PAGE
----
This change is driven by better mobile hardware specifications and increased attention from major publishers. This dovetails with PocketGamer.biz’s own prediction that Midcore games are indeed on the rise.
There will always be a place for casual games. Still, we are now seeing a transitionary phase where even users that haven't historically identified as 'gamers' are looking beyond gateway content to further enjoy their new pastime.
Play-to-earn was one of the early use cases of blockchain by financially rewarding gamers for their time investment. This has now fallen out of favour due to the lack of quality content, replaced by play-and-earn or play-to-own.
Significantly, play-to-own will benefit from the advent of an increasing number of metaverses - or metaverse-like products - where ownership of assets will become critical as the sector develops.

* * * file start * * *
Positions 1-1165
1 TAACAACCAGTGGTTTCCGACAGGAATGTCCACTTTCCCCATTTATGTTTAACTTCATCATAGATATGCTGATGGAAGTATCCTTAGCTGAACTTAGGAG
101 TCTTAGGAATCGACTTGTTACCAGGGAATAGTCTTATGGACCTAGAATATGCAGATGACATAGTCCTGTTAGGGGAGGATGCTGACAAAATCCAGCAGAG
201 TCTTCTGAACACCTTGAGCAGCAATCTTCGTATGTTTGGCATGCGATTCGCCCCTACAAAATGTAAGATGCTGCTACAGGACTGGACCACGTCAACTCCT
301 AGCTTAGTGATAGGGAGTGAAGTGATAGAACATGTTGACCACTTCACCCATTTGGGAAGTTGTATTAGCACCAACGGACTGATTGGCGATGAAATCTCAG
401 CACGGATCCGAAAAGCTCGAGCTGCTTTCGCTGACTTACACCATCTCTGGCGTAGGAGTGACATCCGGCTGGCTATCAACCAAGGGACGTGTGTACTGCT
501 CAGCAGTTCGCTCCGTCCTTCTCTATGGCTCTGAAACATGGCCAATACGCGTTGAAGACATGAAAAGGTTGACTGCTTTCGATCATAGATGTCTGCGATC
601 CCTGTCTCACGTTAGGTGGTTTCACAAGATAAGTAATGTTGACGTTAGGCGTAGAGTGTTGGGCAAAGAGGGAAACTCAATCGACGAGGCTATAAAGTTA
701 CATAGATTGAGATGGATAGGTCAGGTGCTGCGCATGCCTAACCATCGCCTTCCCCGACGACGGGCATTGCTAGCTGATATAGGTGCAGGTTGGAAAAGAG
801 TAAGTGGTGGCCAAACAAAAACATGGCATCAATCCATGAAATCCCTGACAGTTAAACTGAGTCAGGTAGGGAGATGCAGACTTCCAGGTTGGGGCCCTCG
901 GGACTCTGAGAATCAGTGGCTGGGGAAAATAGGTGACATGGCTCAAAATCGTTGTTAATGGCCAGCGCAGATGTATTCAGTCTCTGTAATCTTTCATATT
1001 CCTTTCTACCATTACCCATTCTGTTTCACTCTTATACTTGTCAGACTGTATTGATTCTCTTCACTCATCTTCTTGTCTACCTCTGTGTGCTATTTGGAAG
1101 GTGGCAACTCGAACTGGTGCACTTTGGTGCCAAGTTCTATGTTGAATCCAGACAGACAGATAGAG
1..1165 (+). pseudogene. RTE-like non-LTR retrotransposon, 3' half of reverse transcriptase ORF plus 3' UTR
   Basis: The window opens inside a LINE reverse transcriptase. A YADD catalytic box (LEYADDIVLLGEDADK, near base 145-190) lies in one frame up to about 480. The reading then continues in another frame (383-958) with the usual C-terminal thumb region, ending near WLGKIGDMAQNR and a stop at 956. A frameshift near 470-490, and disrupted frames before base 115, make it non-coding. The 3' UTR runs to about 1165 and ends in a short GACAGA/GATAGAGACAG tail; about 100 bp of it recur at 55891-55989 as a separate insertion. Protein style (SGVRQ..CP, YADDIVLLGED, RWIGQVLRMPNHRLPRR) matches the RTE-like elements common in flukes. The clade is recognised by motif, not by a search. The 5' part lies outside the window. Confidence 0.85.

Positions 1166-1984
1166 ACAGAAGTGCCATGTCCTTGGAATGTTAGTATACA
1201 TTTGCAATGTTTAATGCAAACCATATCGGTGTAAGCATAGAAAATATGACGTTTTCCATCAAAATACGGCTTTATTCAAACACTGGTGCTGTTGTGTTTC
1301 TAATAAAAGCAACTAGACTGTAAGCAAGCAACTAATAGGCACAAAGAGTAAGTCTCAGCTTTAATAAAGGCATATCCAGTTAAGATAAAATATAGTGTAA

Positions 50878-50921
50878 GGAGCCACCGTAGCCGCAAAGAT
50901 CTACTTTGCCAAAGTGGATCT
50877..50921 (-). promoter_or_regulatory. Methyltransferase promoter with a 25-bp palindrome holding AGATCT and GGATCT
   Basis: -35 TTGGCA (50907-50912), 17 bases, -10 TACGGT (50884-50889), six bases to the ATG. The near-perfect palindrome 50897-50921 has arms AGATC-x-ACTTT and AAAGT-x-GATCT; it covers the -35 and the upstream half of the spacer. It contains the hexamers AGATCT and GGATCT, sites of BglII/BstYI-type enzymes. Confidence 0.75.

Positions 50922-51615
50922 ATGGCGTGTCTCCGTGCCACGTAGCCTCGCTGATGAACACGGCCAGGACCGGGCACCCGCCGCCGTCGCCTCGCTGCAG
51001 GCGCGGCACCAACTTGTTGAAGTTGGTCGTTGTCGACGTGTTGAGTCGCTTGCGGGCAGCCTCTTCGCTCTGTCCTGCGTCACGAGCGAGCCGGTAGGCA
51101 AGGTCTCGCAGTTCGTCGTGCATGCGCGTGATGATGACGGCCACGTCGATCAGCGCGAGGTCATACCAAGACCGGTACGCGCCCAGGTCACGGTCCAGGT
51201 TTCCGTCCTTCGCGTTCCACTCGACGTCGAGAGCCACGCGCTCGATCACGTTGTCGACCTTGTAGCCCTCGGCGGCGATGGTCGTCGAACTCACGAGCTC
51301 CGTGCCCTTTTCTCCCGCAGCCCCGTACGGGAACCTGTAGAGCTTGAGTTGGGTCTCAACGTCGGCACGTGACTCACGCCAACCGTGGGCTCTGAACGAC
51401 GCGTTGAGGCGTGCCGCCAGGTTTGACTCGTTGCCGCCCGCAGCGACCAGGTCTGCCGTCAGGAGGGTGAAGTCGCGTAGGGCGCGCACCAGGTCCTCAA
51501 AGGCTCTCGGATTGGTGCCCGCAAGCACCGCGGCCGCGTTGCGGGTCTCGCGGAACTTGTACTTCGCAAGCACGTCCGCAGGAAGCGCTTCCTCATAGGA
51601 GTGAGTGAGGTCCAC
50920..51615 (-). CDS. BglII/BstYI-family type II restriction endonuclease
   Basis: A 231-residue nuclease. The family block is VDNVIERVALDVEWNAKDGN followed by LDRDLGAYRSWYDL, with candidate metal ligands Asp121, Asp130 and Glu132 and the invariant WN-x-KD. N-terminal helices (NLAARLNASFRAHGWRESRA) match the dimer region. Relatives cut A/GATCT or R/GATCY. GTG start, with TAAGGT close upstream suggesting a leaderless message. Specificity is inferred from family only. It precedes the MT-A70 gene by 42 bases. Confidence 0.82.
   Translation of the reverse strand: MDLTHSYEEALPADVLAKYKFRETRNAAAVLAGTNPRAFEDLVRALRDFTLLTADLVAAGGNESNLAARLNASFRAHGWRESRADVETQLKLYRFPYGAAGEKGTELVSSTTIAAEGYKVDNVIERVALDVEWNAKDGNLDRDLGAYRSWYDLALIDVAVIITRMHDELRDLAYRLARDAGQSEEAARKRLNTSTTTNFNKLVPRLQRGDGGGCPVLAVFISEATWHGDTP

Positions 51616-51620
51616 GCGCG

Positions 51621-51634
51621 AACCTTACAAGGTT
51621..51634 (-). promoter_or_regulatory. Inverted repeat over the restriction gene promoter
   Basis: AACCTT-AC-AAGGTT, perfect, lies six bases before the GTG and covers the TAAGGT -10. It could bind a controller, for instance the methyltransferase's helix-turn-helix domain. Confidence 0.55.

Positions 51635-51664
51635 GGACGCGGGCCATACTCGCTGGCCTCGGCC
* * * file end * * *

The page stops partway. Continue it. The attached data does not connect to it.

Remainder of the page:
8) The metaverse
While the debate rages about what the metaverse is (and isn’t), there’s also rising interest and activity as companies jockey for position and buzz.
Lifestyle brands such as Adidas, Gucci and Burberry are already keen to get involved. And for a good reason, as Roblox and Fortnite are two of the leading proto-metaverses and gaining serious steam.
While the metaverse is a land grab right now, it will become increasingly important for new game projects looking to explore transmedia boundaries.
9) Independent game-specific stores
The leading mobile app stores - Apple's App Store and the Google Play Store - have been forced to allow developers to sell cross-platform. In practice, this paves the way for developers to monetize in-app purchases outside of mobile apps and with other payment services and mechanisms.